Phylogeographic Patterns and Intervarietal Relationships within Lupinus lepidus: Morphological Differences, Genetic Similarities

Publication Year:
2010
Usage 164
Downloads 137
Abstract Views 27
Repository URL:
https://pdxscholar.library.pdx.edu/open_access_etds/919
DOI:
10.15760/etd.919
Author(s):
Weitemier, Kevin Allen
Publisher(s):
Portland State University Library
Tags:
Lupines -- Pacific Northwest; Population genetics -- Pacific Northwest; Phylogeography -- Pacific Northwest
report description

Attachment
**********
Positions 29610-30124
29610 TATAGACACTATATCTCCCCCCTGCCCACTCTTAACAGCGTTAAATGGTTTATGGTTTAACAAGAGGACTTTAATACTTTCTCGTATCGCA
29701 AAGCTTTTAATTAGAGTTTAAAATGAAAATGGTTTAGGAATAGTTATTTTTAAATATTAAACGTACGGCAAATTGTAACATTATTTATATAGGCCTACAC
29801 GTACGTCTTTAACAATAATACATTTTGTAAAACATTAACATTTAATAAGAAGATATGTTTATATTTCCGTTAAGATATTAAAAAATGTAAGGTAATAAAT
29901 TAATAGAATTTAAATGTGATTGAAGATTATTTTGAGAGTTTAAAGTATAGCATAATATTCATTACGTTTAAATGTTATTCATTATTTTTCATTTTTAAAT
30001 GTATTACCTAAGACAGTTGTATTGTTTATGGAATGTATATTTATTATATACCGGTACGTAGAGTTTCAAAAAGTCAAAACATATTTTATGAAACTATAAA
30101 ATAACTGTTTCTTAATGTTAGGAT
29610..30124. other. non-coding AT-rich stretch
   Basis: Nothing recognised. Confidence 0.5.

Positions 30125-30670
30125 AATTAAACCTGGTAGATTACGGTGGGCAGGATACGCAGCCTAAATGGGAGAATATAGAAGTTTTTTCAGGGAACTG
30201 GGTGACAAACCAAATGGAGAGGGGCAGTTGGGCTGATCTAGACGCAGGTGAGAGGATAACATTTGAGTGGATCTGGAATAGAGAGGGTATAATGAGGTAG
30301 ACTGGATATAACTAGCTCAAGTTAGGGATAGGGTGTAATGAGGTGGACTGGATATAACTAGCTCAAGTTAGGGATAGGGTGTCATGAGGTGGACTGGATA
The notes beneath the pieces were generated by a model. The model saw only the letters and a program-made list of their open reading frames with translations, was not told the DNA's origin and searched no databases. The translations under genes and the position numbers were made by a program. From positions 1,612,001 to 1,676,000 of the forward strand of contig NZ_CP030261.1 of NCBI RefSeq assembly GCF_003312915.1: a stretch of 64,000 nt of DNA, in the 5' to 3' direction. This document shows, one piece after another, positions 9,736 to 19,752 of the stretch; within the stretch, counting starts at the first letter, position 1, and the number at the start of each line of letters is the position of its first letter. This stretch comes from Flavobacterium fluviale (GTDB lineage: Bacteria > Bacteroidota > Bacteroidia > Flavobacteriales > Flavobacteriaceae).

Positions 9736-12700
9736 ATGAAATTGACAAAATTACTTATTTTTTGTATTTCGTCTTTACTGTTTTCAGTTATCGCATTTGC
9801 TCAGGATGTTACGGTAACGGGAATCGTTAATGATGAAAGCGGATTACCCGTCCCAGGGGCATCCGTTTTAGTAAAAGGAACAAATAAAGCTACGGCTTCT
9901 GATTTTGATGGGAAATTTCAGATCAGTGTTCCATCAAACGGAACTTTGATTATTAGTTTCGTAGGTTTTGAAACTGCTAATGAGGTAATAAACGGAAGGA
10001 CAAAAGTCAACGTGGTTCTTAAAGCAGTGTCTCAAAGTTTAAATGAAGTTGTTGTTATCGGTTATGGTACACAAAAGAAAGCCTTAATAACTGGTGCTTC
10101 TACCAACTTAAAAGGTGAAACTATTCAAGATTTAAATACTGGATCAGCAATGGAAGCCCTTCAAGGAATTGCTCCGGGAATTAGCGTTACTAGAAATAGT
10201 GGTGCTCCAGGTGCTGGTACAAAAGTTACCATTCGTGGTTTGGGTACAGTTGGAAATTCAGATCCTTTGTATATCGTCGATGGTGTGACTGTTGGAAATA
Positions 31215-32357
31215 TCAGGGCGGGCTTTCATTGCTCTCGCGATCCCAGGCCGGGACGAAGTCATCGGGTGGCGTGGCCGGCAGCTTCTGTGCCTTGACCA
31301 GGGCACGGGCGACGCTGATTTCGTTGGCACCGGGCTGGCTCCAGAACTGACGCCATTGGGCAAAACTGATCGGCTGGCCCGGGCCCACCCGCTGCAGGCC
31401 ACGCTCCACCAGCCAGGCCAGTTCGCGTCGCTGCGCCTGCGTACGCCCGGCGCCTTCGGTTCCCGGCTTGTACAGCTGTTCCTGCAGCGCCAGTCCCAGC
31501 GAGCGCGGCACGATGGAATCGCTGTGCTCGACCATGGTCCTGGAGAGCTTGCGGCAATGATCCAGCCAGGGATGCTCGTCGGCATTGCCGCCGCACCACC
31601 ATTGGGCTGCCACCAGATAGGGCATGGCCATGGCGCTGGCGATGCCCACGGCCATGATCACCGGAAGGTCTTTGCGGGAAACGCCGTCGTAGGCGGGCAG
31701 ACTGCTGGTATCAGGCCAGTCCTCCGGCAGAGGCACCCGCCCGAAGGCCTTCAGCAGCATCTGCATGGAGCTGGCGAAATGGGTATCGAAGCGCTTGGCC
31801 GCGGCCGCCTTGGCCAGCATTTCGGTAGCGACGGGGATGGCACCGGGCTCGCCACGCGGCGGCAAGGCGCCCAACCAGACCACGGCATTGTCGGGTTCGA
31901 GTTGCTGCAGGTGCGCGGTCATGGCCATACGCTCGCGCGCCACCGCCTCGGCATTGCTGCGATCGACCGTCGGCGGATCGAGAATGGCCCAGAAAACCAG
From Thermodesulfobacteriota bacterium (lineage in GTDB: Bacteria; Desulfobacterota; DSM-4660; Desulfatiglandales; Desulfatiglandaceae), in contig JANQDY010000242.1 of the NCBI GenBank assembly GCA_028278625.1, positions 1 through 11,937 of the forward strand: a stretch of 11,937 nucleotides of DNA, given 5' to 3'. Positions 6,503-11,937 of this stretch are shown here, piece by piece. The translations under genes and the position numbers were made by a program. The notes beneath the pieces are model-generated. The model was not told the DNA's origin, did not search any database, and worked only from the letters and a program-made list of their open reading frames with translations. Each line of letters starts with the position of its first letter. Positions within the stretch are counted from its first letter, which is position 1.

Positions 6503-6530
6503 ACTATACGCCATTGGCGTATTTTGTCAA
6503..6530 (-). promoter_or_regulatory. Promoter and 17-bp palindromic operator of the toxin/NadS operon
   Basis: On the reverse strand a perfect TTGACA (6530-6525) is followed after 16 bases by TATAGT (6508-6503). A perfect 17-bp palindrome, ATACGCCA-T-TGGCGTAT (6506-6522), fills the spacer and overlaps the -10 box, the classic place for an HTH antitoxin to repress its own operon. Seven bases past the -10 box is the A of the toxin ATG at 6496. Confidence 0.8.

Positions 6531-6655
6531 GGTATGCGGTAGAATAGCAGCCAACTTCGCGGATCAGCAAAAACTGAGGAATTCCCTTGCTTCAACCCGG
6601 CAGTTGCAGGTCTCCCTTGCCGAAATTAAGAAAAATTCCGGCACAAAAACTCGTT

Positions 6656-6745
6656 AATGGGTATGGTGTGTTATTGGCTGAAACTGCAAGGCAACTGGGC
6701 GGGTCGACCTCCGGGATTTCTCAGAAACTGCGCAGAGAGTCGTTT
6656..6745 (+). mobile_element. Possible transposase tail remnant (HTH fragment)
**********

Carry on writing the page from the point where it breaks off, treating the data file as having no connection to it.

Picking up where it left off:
Lupinus lepidus (Fabaceae) contains many morphologically divergent varieties and was restricted in its range during the last period of glaciation. A combination of phylogenetic (with the trnDT and LEGCYC1A loci) and population genetics approaches (with microsatellites and LEGCYC1A are used here to characterize intervarietal relationships and examine hypotheses of recolonization of areas in the Pacific Northwest affected by glaciation. Sequenced loci are not found to form a clade exclusive to L. lepidus, nor are any of the varieties found to form clades. Population genetics analyses reveal only negligible genetic structure within L. lepidus, with the majority of variation being found within populations. Isolation-by-distance analysis reveals some correlation between population genetic distances and geographic distance. Microsatellite and sequence results are consistent with a scenario whereby the Oregon and Washington regions were rapidly colonized from the south, with independent invasions along the eastern and western sides of the Cascade Mountains. A predicted disjunction between northern and southern populations is found within the microsatellite data but not the sequence data, suggesting that northern populations were recolonized via a process involving the spread of novel microsatellite mutations, perhaps through the persistence of a glacial refuge isolated from southern populations. Varieties are not shown to be genetically isolated, and are interpreted as representing ecotypes, with local selection outpacing the effects of migration.